In a piece posted at First Things on Friday, Richard John Neuhaus weighed in on the factors that influence whether believing Christians ought to vote for Mitt Romney. While the column meanders a bit, it appears that the crux of Neuhaus’s position appears in the following paragraph:
It is not an unreasonable prejudice for people who, unlike Alan Wolfe et al., care about true religion to take their concern about Mormonism into account in considering the candidacy of Mr. Romney. The question is not whether, as president, Mr. Romney would take orders from Salt Lake City. I doubt whether many people think he would. The questions are: Would a Mormon as president of the United States give greater credibility and prestige to Mormonism? The answer is almost certainly yes. Would it therefore help advance the missionary goals of what many view as a false religion? The answer is almost certainly yes. Is it legitimate for those Americans to take these questions into account in voting for a presidential nominee or candidate? The answer is certainly yes.
Fr. Neuhaus joins Al Mohler and others in suggesting that Mitt Romney should perhaps be opposed because his election would make an honest religion out of Mormonism, with accompanying downsides that must be obvious enough that they remain unstated.
Could it be true that the LDS Church would get a boost if one of its faithful members is elected as President? And would substantial rises in conversions follow from the added prestige, as Fr. Neuhaus suggests?
The argument gives rise to several familiar images: the door being closed after the horse has left the barn, the finger in the dike, and of course, Chicken Little. Each is discussed below.
First, the horse has already left the barn. Whatever future is in store for Mormonism, whether it be exponential growth as predicted by some, or fracture and oblivion, as hoped for by some, the present situation should not be overlooked. Mormonism remains one of the fastest growing faiths in America, showing signs of stability and vitality that will likely continue. Looking beyond considerations of sheer growth and size, the church has gained new visibility in the early part of this century due in no small part to the 2002 Winter Olympic Games in Salt Lake City and the candidacy of Mitt Romney. Coverage of the church in mainstream media has exploded in recent years, from features in most of the major newsweeklies to several prominent books to the recent PBS documentary series and a upcoming movie attempting to implicate the church in the Mountain Meadows Massacre. This confluence of coverage has prompted some commentators to dub the current era “the Mormon Moment.”
In short, the LDS Church is slowly leaving behind the obscurity that has surrounded it in former times, finding new recognition and scrutiny, both positive and negative, in America and around the world. This fact should not be read as evidence of Mormon triumphalism or arrogance. Indeed, the LDS Church faces larger problems now than it did just 20 years ago, challenges inherent in administering a global organization, as well as the public relations burden of explaining itself to a world that had mostly ignored it until now. Further, contra Fr. Neuhaus’s speculation, this increase in visibility and even respect has not translated to accelerated growth. Indeed, the Church’s growth rate, while still outstripping those of other denominations, has been basically static for the last decade. And it bears noting that traditional Christian denominations have not complained of any new difficulty in keeping their members from becoming Mormons.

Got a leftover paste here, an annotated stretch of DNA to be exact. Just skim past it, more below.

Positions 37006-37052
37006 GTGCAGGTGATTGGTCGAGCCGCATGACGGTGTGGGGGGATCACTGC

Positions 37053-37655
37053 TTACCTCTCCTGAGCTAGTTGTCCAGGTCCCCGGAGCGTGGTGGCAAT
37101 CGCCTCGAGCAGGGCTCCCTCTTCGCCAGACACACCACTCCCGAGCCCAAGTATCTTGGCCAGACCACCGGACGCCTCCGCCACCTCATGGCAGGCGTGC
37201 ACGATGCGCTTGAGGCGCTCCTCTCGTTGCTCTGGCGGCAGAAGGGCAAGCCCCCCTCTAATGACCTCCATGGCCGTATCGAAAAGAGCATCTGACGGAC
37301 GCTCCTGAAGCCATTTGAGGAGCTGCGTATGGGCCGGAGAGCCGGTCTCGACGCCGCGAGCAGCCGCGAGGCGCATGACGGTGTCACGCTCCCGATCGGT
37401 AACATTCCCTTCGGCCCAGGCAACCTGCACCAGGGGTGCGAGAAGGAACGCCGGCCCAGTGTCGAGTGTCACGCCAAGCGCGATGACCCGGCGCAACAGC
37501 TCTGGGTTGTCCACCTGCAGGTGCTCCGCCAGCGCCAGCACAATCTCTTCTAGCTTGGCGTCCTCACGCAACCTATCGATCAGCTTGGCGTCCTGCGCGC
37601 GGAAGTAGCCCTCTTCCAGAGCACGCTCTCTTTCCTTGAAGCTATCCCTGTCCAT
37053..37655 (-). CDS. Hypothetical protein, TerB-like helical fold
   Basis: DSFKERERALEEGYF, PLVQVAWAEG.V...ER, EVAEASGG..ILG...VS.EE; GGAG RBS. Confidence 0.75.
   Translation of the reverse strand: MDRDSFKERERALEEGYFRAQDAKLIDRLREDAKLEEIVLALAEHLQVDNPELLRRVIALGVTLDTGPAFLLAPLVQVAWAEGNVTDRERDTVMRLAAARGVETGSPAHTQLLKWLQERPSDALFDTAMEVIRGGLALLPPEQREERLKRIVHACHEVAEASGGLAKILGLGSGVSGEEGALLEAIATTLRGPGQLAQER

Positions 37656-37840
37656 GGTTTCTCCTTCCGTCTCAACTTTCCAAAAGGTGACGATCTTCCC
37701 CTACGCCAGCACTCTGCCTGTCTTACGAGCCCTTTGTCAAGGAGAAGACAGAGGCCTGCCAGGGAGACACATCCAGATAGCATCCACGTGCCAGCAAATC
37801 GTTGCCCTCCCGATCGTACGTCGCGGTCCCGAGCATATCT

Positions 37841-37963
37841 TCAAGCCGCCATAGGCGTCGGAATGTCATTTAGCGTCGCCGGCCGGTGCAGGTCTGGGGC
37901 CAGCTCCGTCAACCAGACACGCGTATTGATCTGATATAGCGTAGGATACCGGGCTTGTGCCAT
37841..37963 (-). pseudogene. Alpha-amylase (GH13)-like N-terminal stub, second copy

In just the first few months of Mitt Romney’s candidacy, many Americans have already learned something about Mormonism, including that Romney shares his faith with other prominent Americans, like the Senate Majority Leader. This attention has not translated to widespread approval for the church. But if the question is how to stop Americans from coming to see Mormonism as a church for normal people, one must conclude that that process has already begun to mature.
Second, even if the LDS Church hasn’t necessarily arrived as a fully acceptable and mainstream faith in the eyes of many Americans, all signs suggest that it is only a matter of time until that occurs. Thus, those hoping to defeat Romney in order to stop the process are only putting their fingers futilely in a dike. That is to say, as the LDS Church continues to grow (with both conversion rates and birth rates higher than the averages of other American religions), everyone in America will soon come to be familiar with a Mormon or two. As the growth continues, Mormons will continue to rise to positions of prominence in every possible sector- athletics, the arts, academics, entertainment, and politics. Even if one believes that a Romney defeat would slow this incremental expansion, there can be little doubt that in 5 or 15 years, Mormons would continue to catch the public eye regardless. There is very little that could prevent this from happening.